This is where the topic of perfectionism comes in. Perfectionism says, "Ha, you failed your goal three days into the month. You're done! Loser." As though the rest of August didn't matter. As though I might as well not try to get my work done faithfully for the rest of the month because I had already failed to be perfect for the whole month.

This is actually a problem I had when I began using Habitica, then called HabitRPG. Every time I failed to complete any one of my dailies, the self-destructive voice in my brain said, "Well, you failed to get a perfect day again. Game over." And I'd find it hard to push myself to complete the rest of the dailies. Not going to be able to log five hours writing? Guess there's no point in posting to the blog, brushing my teeth, or checking my email. Sounds stupid, I know, but the self-destructive voice can be very convincing.

So of course now it's trying to convince me that I might as well consider August a failure and a loss.

Here is what I'm telling it: Game over, indeed. You know what that means? Start a new game! The object of the new game is, How many "perfect days" can I log in August, total?

Answer: At least three! Because by the time I'm done with this blog post, I do believe I'll have logged five hours of writing today. And that's despite having started the tedious and time-consuming procedure of invoking my warranty with Asus and prepping the new laptop for shipping.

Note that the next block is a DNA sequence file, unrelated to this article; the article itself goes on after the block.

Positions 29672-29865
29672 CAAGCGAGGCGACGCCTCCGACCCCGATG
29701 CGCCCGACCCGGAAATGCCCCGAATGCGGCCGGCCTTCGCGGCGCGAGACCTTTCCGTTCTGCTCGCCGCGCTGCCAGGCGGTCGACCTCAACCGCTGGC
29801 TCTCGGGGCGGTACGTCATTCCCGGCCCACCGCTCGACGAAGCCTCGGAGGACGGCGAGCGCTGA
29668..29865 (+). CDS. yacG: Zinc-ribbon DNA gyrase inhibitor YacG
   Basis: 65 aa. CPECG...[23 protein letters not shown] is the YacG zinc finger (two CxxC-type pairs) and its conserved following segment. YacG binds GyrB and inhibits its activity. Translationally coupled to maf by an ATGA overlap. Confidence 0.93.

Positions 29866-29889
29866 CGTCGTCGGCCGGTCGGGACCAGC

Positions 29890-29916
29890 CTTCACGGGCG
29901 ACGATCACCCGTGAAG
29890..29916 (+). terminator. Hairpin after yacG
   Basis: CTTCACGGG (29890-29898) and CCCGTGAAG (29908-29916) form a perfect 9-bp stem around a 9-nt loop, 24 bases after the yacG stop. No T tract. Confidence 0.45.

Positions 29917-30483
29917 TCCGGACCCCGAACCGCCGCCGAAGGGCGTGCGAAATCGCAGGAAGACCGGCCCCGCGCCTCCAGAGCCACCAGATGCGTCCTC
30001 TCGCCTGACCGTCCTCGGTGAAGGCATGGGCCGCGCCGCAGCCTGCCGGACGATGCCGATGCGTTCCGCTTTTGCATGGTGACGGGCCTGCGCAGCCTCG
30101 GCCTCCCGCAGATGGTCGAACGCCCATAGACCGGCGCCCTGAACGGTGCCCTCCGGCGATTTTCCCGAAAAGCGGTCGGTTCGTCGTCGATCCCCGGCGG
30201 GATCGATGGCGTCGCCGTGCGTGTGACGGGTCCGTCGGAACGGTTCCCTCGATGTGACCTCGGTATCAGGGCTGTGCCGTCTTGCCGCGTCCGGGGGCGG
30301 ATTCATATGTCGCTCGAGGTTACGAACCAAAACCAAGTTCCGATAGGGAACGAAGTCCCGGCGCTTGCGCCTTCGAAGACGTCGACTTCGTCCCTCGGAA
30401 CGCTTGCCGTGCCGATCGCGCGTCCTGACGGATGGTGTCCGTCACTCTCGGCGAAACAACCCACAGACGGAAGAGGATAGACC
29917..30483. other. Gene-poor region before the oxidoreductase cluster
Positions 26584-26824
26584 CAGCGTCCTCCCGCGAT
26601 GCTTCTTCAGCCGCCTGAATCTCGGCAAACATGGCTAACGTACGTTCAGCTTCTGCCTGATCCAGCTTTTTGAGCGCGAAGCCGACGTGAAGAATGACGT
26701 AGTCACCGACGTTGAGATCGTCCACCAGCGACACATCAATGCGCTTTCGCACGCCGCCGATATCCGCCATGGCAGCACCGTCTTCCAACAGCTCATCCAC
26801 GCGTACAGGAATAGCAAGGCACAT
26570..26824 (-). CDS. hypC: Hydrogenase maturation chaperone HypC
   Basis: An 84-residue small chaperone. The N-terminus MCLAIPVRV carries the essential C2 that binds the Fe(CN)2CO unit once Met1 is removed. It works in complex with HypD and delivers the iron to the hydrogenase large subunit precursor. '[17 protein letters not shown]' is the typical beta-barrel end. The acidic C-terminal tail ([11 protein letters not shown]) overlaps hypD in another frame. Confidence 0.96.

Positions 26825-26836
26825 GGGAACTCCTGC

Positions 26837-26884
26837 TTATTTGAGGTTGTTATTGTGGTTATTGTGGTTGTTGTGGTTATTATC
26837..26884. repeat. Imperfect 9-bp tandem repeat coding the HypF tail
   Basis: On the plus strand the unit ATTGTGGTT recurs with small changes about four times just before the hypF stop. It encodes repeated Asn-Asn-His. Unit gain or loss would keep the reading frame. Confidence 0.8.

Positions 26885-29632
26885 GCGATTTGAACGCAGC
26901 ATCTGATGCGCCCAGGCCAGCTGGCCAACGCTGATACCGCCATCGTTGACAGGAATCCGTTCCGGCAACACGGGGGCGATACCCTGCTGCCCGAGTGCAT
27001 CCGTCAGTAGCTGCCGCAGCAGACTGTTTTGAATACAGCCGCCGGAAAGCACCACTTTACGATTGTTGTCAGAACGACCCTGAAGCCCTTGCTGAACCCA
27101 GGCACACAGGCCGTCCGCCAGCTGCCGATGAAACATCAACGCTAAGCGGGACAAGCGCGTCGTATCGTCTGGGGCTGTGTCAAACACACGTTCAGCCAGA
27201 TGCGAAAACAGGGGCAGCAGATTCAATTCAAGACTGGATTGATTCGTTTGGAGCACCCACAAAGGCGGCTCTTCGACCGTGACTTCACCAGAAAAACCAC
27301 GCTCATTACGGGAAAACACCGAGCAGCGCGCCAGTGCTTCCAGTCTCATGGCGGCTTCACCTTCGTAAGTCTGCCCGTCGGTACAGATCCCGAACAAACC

Let's see if I can log a fourth tomorrow.

Cover art incorporates public domain clip art with original photography by the author, whose kitchen, alas, consists mainly of fly attractants.
Sunflowers: Compare and Contrast
another dude at a bus stop, another lesson in HOW NOT TO APPROACH WOMEN
Thu 2016-07-21 23:32:11 (single post)
  • 929 words (if poetry, lines) long

OK, so, last week's Fictionette is live! Yayyyyy. It is called "The Revolution of the Flies." It bears a certain similarity to Rush's "The Trees," which was not at first intentional but which I came to embrace by the end.

Below the Friday Fictionette cover, you may also notice pictures of pretty sunflowers! The very spindly one and its buddies (not pictured here) sprouted from seeds I pulled out of a bag of wild bird food. The big burly one that isn't blooming yet is out near a bus stop I use to get to Longmont for my Cafe of Life appointments. I wanted to put them side-by-side for comparison. Hopefully I'll get to see the big burly one bloom. It's going to be amazing.

There's a story that goes along with that sunflower photo. That story is called "Men Act Entitled To My Attention And/Or Gratitude On Public Transportation, Chapter 3,852." (You may recall the previous chapter in this series? OK good.)

So I took that photo today while I was waiting for the pedestrian light to change in my favor. It's a long light, so I had plenty of time for sightseeing. What I want you to know is, I was standing there with my bike for quite some time before I crossed the street and settled down at the bus stop.